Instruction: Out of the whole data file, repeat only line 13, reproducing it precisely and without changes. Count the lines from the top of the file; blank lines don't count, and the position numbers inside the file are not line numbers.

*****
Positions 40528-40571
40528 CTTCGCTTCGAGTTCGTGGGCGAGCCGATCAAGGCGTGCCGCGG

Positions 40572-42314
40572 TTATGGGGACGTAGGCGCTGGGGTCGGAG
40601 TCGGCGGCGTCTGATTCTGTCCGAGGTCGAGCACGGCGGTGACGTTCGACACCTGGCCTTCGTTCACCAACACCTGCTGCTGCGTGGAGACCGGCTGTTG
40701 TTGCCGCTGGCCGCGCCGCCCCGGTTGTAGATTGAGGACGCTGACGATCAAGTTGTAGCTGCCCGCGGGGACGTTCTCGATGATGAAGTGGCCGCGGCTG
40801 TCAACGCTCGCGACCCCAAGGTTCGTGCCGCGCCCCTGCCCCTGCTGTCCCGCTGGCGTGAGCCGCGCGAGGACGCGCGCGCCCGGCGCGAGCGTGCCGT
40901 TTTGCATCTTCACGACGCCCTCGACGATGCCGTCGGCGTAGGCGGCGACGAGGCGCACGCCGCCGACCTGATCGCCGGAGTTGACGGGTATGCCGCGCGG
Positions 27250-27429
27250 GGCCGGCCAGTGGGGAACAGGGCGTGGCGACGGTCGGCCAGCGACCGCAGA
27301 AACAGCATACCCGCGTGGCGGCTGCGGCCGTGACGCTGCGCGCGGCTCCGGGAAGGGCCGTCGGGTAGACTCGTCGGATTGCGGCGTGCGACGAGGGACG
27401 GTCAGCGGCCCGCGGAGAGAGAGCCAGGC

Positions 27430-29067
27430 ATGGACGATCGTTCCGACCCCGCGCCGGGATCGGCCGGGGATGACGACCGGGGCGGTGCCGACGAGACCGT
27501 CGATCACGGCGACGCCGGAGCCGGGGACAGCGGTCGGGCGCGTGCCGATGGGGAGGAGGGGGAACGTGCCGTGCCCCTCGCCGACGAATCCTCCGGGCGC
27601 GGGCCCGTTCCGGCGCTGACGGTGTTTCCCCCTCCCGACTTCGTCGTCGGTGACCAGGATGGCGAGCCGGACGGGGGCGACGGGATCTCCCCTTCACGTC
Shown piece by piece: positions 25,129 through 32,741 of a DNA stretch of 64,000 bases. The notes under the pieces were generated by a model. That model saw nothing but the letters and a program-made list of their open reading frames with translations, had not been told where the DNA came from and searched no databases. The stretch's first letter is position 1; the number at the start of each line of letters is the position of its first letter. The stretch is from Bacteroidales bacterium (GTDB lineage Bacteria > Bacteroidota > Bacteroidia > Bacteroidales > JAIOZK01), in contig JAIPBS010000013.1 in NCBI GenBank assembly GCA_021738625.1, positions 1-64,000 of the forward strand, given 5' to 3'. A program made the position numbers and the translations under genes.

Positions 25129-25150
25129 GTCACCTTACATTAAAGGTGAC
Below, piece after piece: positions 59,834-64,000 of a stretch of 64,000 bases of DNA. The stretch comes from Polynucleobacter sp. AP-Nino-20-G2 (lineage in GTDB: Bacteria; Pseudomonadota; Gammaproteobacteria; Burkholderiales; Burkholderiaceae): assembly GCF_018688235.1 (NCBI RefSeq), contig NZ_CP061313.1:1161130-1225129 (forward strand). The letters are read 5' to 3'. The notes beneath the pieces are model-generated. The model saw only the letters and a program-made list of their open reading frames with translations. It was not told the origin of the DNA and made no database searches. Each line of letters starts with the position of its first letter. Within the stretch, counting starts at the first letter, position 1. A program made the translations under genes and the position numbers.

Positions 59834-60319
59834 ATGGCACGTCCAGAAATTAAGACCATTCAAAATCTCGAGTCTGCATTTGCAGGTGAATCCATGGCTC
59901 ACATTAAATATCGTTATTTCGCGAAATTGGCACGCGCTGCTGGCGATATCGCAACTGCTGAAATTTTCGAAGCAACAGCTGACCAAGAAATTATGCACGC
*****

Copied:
Positions 27430-29067